Elegant. Light. Warm. When thinking of the Nordstrom brand, very specific descriptors emerge that evoke the chic, high-end style of the upscale retailer. Following a 2012 announcement that the former Sears location at Ottawa’s Rideau Centre would be reinvented as Nordstrom, a great deal of care was taken to select architects, technicians and consultants that understood the brand, the vision and the goal. As the number one retail design firm in the world, designing more than 150 new and remodeled Nordstrom stores in North America, Seattle-based architecture firm Callison was selected for the project in this high-traffic location in the heart of Canada’s capital.
Callison began looking into potential solutions that would not sacrifice the design details
Callison began planning, digging deep into the design process and creating what would be an epic, dramatic revamp of 14,000 square feet of dreary, worn exterior and interior storefronts. The completed elevations were sleek and specific, designed with flat panels in a bright, gleaming white with subtle polished accents that would never stain, fade or discolor. The exterior façade would need to overcome the often harsh weather conditions in Ottawa, where temperatures of -20 degrees Celsius are more normal than even locals would like to admit. An installation system that held panels firmly in place without grout lines was another necessity to carry out the team’s full vision. Callison realized this was a tall order.
With several key “must-haves” for the project, Callison began looking into potential solutions that would not sacrifice the design details that were so important to the overall aesthetic. After looking at a variety of surfacing materials, Callison was drawn to Neolith by TheSize, a Sintered Compact Surfacing product already used frequently in Europe for commercial facades. The product had a reputation for being incredibly durable and resistant to scratching, fading, staining and extreme temperatures. After meeting with Travis Conrad, architectural consultant for Neolith, Callison’s team was feeling confident for the first time that their vision might become reality.
An array of tile colors to create patterns of horizontal movement
“As architects, we definitely thought about design and the aesthetics of the project foremost, but design visions don’t often link directly to a functional solution, especially when looking at a high-traffic commercial project like the Nordstrom at Rideau Centre,” said Michael Lee, principal, Callison. “The product addressed our concerns from a design perspective— an array of tile colors to create patterns of horizontal movement, limited grout lines, varying panel heights and lengths to further reinforce the random nature of the façade, allowing for lasting warm colors—but also from a functional perspective in terms of durability.”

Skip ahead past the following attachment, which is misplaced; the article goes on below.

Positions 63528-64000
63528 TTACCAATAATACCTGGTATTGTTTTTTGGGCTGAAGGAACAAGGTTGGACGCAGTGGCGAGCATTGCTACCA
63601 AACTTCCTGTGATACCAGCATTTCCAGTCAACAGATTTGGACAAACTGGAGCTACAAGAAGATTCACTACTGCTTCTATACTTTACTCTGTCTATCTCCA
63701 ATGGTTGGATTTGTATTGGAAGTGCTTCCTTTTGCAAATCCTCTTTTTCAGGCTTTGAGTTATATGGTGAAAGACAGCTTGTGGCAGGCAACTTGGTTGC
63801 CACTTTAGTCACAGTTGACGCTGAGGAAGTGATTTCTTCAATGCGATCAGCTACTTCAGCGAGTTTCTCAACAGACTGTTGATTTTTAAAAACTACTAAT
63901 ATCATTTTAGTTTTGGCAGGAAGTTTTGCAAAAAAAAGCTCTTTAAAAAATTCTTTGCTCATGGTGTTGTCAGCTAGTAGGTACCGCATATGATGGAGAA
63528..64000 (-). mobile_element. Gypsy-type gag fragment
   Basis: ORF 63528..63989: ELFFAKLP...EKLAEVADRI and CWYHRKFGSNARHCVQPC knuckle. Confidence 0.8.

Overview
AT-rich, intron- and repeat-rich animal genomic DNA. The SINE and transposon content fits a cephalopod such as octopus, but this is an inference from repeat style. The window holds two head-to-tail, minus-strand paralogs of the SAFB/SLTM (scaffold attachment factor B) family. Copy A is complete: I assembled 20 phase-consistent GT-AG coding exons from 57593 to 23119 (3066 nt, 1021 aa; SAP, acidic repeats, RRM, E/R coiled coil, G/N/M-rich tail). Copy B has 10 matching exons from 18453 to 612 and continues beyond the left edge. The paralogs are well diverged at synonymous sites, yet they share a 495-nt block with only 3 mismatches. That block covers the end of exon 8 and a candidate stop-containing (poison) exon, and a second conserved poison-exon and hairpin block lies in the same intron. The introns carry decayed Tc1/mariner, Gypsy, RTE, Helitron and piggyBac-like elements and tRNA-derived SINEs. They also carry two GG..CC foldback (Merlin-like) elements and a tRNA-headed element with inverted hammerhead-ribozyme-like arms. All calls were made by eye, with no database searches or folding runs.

Neolith’s unique manufacturing process, which uses high pressure and high temperature to create a compact, nonporous surface, enables the product to withstand harsh conditions and emerge unscathed. A key concern for this project related to weather, as many compact materials are unable to withstand the coefficient of linear expansion in Ottawa, or the extreme fluctuations in temperature. Neolith’s design, in tandem with a unique mechanical installation system, provided a secure way to fasten panels without fear of cracking or splintering.
Neolith and the accompanying installation system also provided several design benefits to the project. The exterior storefront has several sharp angles and edges, as result of the façade being raised away from the main structure. Using Neolith, a chamfer miter is possible, allowing for seamless L-shaped pieces for cladding the outside corners. This simplifies installation, improves overall aesthetic and avoids the use of unsightly vertical lines where sealing caulk often gets dirty and discolored. This project utilized both 90- and 136-degree miters, giving the building an effortlessly seamless appearance.
Vast amount of aesthetic freedom to get the design just right
Aside from a clean, smooth look, the architects were also looking for specific colors. To contrast with the concrete and stone buildings surrounding the area, the façade was to be mostly bright white in matte and polished finishes with tan and grey accents. The team selected the pure Arctic White color in a Satin finish as the base and accented that with scattered panels of Barro, Perla and Arena in Satin and Polished finishes to round out the color scheme. Neolith’s portfolio of nearly 50 colors and four finishes gave the team a vast amount of aesthetic freedom to get the design just right.